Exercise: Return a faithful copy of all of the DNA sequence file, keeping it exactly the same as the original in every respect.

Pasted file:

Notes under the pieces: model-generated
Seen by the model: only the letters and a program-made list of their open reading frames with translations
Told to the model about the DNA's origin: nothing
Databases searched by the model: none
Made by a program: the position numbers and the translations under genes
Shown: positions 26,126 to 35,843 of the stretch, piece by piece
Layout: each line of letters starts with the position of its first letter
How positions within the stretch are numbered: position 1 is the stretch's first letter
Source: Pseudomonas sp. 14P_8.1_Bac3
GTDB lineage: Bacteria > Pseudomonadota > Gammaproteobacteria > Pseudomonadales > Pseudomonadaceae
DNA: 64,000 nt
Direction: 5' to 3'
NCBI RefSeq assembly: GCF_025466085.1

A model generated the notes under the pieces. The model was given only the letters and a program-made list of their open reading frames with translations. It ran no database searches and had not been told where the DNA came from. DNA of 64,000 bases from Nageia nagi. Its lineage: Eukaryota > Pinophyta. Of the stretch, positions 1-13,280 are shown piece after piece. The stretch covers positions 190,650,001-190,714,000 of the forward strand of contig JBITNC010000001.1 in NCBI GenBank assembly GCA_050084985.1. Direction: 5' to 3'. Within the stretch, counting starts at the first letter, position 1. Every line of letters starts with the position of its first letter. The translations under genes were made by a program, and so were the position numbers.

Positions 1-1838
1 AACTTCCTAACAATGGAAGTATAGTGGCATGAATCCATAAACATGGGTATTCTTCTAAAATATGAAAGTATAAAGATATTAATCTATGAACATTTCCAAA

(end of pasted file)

Notes under the pieces: model-generated
Seen by the model: only the letters and a program-made list of their open reading frames with translations
Told to the model about the DNA's origin: nothing
Databases searched by the model: none
Made by a program: the position numbers and the translations under genes
Shown: positions 26,126 to 35,843 of the stretch, piece by piece
Layout: each line of letters starts with the position of its first letter
How positions within the stretch are numbered: position 1 is the stretch's first letter
Source: Pseudomonas sp. 14P_8.1_Bac3
GTDB lineage: Bacteria > Pseudomonadota > Gammaproteobacteria > Pseudomonadales > Pseudomonadaceae
DNA: 64,000 nt
Direction: 5' to 3'
NCBI RefSeq assembly: GCF_025466085.1

A model generated the notes under the pieces. The model was given only the letters and a program-made list of their open reading frames with translations. It ran no database searches and had not been told where the DNA came from. DNA of 64,000 bases from Nageia nagi. Its lineage: Eukaryota > Pinophyta. Of the stretch, positions 1-13,280 are shown piece after piece. The stretch covers positions 190,650,001-190,714,000 of the forward strand of contig JBITNC010000001.1 in NCBI GenBank assembly GCA_050084985.1. Direction: 5' to 3'. Within the stretch, counting starts at the first letter, position 1. Every line of letters starts with the position of its first letter. The translations under genes were made by a program, and so were the position numbers.

Positions 1-1838
1 AACTTCCTAACAATGGAAGTATAGTGGCATGAATCCATAAACATGGGTATTCTTCTAAAATATGAAAGTATAAAGATATTAATCTATGAACATTTCCAAA